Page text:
Procurement is typically tasked with sourcing, monitoring, and evaluating suppliers - which also means they play a critical role in identifying and mitigating risk throughout a company’s supply chain. But how risk is measured is fundamentally changing, as are the expectations of category managers, procurement leaders and other stakeholders.
“The requirements and the expectations that are placed on procurement have changed drastically in the past few years,” explains Ingmar Mester, procurement leader at Hapag-Lloyd, a global shipping firm and Craft.co customer.
“Today, you need to know what is happening in your supply chain at every moment—you need to know every detail of your supply chain and you have to be able to find that information.”
And while procurement has lagged behind other industries in adopting artificial intelligence, its importance has become virtually unquestioned over the last couple of years as higher demands are placed on leaders to sense and manage risk both upstream and downstream - and in real time.
As procurement managers search for supplier intelligence platforms, they should understand the most critical features that will keep them not only in compliance with legislative trends within Europe and the US, but also ahead of the curve in detecting red and yellow flags within their entire value chain.
Without a sound sourcing tool in place, monitoring and evaluating becomes increasingly difficult. Looking for new suppliers has traditionally meant going through the current ERP or using a simple search-engine database.
But sourcing is much more than a Google-style look-up. And while having intuitive search functionality is important, it also needs to incorporate advanced levels of filters that take into account a variety of factors, such as financial & economic indicators, product codes, sectors, ratings, supplier diversity classifications, and more.
Having the most high-quality data at your fingertips is only useful if it is structured and can drive strategic decision-making. Make sure your supplier intelligence platform can not only aggregate pertinent data, but contextualize it and provide risk levels based on category - i.e., cybersecurity, ESG, financials - and/or based on a select group of suppliers or industry in real time.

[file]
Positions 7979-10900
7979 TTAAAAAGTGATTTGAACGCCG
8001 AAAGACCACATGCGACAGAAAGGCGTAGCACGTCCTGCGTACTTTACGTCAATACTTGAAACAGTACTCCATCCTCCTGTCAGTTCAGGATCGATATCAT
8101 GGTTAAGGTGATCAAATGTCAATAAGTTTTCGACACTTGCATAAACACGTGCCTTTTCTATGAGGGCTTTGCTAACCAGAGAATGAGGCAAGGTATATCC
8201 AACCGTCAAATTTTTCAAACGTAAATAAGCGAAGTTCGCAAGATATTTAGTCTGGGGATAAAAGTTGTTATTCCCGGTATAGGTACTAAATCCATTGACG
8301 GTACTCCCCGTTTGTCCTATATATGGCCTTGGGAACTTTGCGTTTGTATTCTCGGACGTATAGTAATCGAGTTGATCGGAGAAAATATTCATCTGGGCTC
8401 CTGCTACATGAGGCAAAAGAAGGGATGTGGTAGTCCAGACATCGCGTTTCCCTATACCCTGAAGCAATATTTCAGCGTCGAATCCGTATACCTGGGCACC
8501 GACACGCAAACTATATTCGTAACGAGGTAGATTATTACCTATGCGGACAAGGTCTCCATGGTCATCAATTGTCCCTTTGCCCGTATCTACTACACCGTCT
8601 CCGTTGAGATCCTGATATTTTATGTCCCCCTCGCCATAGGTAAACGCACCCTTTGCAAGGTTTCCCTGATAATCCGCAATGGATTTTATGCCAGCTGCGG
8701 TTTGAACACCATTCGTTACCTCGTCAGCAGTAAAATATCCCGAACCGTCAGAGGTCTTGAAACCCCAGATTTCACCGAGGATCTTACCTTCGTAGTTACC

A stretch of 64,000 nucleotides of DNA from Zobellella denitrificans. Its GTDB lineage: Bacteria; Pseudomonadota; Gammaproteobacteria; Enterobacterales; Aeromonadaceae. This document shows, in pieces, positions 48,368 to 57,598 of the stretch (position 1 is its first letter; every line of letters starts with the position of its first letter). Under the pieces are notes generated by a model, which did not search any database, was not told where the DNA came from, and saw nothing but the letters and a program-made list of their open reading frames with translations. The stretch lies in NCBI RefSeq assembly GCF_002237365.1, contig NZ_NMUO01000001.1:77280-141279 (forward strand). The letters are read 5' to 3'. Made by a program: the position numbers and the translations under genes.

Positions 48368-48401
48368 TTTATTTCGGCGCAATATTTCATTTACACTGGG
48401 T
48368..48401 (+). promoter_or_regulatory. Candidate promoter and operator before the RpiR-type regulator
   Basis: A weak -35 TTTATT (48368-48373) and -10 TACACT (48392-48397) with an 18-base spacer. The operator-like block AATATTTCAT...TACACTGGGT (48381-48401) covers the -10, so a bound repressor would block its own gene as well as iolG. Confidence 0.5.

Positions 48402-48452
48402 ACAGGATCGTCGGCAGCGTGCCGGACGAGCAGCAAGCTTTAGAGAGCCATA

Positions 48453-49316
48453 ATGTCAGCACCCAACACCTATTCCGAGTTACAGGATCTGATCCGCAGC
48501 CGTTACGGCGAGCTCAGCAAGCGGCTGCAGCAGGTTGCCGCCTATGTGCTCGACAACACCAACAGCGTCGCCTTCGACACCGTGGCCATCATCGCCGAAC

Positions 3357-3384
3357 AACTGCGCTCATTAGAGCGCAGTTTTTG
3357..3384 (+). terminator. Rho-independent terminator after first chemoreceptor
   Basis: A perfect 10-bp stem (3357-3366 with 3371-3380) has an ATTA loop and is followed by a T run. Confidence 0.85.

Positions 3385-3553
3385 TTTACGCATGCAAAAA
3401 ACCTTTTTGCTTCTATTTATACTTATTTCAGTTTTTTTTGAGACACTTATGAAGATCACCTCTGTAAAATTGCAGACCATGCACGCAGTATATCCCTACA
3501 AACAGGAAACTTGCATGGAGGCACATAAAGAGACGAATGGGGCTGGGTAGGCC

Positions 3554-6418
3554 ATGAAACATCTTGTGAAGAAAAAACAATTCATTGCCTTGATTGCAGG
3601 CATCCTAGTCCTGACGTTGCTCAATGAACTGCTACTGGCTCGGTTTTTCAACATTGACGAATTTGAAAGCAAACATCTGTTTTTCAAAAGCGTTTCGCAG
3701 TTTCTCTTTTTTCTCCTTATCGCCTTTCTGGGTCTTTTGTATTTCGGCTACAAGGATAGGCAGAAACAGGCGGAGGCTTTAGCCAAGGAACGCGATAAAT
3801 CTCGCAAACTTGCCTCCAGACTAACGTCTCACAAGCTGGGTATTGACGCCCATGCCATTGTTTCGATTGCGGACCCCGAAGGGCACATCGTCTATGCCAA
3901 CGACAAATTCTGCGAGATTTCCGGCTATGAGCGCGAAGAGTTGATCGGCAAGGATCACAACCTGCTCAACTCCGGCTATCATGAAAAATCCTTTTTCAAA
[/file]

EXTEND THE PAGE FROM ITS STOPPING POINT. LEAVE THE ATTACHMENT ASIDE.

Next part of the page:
Having experts look under the hood is also important, as reliable and innovative machine-learning models extract deeper insights better than, for example, predictive analytics alone. This also allows you to digest a large amount of data from countless sources in a way that is virtually impossible to do manually.
As risk sensing becomes more comprehensive and supply chain legislation increases throughout Europe and the US, understanding your company’s entire value chain has never been more critical. That’s where n-tier mapping comes in. But unfortunately, it is also notoriously difficult to assess accurately and requires a platform that not only has a top-notch data ecosystem, but also robust integration capabilities with your ERP and other applications. And as oversight over Scope 3 emissions heightens, organizations will be left with little to no choice over whether they want to invest resources into n-tier mapping.
The natural next step would be to inform stakeholders of these insights gleaned from a risk dashboard. A supplier intelligence suite that offers customized alerts based on factors that are important to your team and organization allows procurement to take swift action when necessary.. But highly targeted alerts are the key, as notifications that are irrelevant or insufficient will only obscure access to the most critical news and information.
At minimum, alerts should cover news events and risk domains such as financial changes, cybersecurity scores, operational fluctuations (i.e, a large drop in headcount), ESG and sustainability measures.
Supply chain disasters can stem from a multitude of issues, but a recurring undercurrent is a lack of coordination and collaboration. Take the infamous case of Nokia and Ericsson. When a fire broke out at the microchip plant where both companies received their supply, Nokia’s team moved quickly to communicate urgency with stakeholders and devise a plan. They secured the remaining supply at the plant and also collaborated with their team to re-engineer their phones so that chips from other companies would be compatible. Ericsson’s leadership, on the other hand, wasn’t even aware of the fire until it was too late and any remaining supply was gone.
There are many supply chain lessons to be learned from the story, but one that is hard to ignore is that there is a steep price to pay for a lack of cross-functional communication and collaboration. With at least some case management tools, you’ll be able to tag anyone in your company with important messages, share reports and upload relevant documents.
Supplier intelligence platforms should include even more features, but at minimum, these tools will allow procurement professionals to stay on top of the ever-changing ways that supply chain risk is being measured.